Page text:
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Hip News

Not All Hip Fractures are Alike

Not all hip fractures are alike. How you fare after a hip fracture depends on the type of fracture you have. Your health before the break is even more important. These are the results of a recent study of 537 patients.

Four different kinds of hip fractures were studied. All patients were older than 50 and had a fracture of the femur (the thighbone). The break was either in the femoral neck or at the intertrochanteric line.

The femoral neck is a bridge of bone between the end of the bone and the round ball off to the side that fits into the hip socket. The intertrochanteric line is at the base of the neck and sits between two bony bumps on the femur.

The fractures were both stable and unstable. An unstable fracture is more likely to collapse or break further. Some fractures were impacted, meaning that the two ends of the bone were pushed into each other. All patients in the study had surgery to repair or replace the hip. Some had screws put in to hold the bones together. Other patients got a new hip joint.

Before and after treatment each patient answered questions to measure function. The authors reported in detail common patient characteristics linked to each type of hip fracture. Blood loss, time in the operating room, and complications were also compared. Death occurred at an equal rate, regardless of the type of fracture.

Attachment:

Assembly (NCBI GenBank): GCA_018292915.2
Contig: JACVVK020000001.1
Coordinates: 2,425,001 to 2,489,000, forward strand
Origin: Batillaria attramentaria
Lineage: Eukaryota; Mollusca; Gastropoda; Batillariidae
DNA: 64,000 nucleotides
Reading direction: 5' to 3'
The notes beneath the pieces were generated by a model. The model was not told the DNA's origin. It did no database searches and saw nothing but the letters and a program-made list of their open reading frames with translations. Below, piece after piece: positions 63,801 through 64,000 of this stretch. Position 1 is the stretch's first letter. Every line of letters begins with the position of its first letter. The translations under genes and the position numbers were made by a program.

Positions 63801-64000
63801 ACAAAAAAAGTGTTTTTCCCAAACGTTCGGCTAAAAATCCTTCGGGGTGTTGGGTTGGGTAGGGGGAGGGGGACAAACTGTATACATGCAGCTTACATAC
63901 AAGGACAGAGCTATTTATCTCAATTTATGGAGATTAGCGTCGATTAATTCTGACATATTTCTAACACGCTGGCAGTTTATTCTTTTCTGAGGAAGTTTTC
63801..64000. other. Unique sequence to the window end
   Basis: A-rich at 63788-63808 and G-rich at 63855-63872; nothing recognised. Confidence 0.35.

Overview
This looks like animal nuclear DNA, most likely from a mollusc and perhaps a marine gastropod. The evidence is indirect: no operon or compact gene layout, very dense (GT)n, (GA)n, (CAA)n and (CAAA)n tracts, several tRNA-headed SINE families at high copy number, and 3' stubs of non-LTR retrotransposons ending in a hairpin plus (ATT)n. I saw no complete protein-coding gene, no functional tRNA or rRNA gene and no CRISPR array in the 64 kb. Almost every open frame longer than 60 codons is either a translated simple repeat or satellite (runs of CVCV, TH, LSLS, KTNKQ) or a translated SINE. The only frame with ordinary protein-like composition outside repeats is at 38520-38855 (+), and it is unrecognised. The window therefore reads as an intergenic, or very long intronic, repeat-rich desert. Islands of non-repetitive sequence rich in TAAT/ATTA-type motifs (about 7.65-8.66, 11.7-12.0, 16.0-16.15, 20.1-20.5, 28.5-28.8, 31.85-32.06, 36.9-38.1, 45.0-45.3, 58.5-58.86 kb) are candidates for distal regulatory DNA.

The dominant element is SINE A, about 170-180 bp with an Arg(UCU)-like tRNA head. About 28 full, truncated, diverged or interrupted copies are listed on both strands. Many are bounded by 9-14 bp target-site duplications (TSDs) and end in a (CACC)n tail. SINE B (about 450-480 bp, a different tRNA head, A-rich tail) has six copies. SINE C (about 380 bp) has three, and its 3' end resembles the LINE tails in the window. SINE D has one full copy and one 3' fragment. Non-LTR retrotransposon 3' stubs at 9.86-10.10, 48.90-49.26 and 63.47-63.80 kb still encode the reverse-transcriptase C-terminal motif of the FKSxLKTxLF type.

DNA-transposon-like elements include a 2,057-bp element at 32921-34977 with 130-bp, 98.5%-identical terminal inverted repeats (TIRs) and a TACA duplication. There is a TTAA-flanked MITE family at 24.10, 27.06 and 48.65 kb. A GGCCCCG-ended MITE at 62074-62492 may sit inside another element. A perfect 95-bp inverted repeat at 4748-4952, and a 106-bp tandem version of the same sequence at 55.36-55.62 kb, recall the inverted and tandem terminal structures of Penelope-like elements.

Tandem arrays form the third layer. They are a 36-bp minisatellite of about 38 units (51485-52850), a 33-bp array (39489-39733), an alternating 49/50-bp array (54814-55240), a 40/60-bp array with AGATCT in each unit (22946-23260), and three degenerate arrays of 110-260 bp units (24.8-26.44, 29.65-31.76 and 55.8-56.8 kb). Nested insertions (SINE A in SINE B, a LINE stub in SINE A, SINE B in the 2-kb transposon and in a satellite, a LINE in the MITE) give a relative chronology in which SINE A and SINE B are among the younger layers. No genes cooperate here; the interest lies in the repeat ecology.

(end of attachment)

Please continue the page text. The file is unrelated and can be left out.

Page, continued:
The researchers in this study set out to describe differences in function and number of deaths after hip fracture. As expected, they found that death was linked to poor health and low function before the fracture. Patients with unstable fractures had the worst trouble with mobility six months later.

Knowing what happens to patients after each type of fracture may help doctors plan the best treatment for each patient. The best outcome still depends on patients' preinjury health and activity level.


Roger Cornwall, MD, et al. Functional Outcomes and Mortality Vary Among Different Types of Hip Fractures. In Clinical Orthopaedics and Related Research. August 2004. Vol. 425. Pp. 64-71.

10/11/2004

*Disclaimer:* The information contained herein is compiled from a variety of sources. It may not be complete or timely. It does not cover all diseases, physical conditions, ailments or treatments. The information should NOT be used in place of visit with your healthcare provider, nor should you disregard the advice of your health care provider because of any information you read in this topic.
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